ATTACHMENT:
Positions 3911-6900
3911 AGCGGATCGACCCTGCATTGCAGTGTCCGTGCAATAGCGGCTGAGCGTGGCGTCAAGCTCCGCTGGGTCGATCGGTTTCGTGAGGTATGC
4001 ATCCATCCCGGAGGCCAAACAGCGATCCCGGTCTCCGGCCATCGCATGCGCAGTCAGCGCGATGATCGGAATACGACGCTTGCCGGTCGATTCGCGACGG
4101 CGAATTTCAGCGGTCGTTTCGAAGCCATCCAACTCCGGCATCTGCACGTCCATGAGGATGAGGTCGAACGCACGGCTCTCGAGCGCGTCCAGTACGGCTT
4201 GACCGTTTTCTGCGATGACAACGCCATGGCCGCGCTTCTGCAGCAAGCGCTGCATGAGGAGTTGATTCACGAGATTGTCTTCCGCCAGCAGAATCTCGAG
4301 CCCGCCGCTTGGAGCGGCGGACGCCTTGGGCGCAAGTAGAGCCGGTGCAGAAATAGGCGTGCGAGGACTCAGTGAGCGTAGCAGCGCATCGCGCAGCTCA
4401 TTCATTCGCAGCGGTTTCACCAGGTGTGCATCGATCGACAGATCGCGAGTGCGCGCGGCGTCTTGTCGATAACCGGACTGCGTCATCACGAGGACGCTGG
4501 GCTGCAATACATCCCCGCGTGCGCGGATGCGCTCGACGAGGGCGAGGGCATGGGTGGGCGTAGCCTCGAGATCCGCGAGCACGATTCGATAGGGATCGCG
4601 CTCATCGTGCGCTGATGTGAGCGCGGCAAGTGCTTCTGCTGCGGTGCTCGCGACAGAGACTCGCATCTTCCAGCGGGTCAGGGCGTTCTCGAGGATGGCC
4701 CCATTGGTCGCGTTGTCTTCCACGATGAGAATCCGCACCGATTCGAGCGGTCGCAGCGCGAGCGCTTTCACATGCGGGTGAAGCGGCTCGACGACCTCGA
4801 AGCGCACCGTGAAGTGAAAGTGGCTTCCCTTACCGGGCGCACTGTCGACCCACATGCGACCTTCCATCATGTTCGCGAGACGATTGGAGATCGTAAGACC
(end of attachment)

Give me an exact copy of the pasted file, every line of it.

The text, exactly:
Positions 3911-6900
3911 AGCGGATCGACCCTGCATTGCAGTGTCCGTGCAATAGCGGCTGAGCGTGGCGTCAAGCTCCGCTGGGTCGATCGGTTTCGTGAGGTATGC
4001 ATCCATCCCGGAGGCCAAACAGCGATCCCGGTCTCCGGCCATCGCATGCGCAGTCAGCGCGATGATCGGAATACGACGCTTGCCGGTCGATTCGCGACGG
4101 CGAATTTCAGCGGTCGTTTCGAAGCCATCCAACTCCGGCATCTGCACGTCCATGAGGATGAGGTCGAACGCACGGCTCTCGAGCGCGTCCAGTACGGCTT
4201 GACCGTTTTCTGCGATGACAACGCCATGGCCGCGCTTCTGCAGCAAGCGCTGCATGAGGAGTTGATTCACGAGATTGTCTTCCGCCAGCAGAATCTCGAG
4301 CCCGCCGCTTGGAGCGGCGGACGCCTTGGGCGCAAGTAGAGCCGGTGCAGAAATAGGCGTGCGAGGACTCAGTGAGCGTAGCAGCGCATCGCGCAGCTCA
4401 TTCATTCGCAGCGGTTTCACCAGGTGTGCATCGATCGACAGATCGCGAGTGCGCGCGGCGTCTTGTCGATAACCGGACTGCGTCATCACGAGGACGCTGG
4501 GCTGCAATACATCCCCGCGTGCGCGGATGCGCTCGACGAGGGCGAGGGCATGGGTGGGCGTAGCCTCGAGATCCGCGAGCACGATTCGATAGGGATCGCG
4601 CTCATCGTGCGCTGATGTGAGCGCGGCAAGTGCTTCTGCTGCGGTGCTCGCGACAGAGACTCGCATCTTCCAGCGGGTCAGGGCGTTCTCGAGGATGGCC
4701 CCATTGGTCGCGTTGTCTTCCACGATGAGAATCCGCACCGATTCGAGCGGTCGCAGCGCGAGCGCTTTCACATGCGGGTGAAGCGGCTCGACGACCTCGA
4801 AGCGCACCGTGAAGTGAAAGTGGCTTCCCTTACCGGGCGCACTGTCGACCCACATGCGACCTTCCATCATGTTCGCGAGACGATTGGAGATCGTAAGACC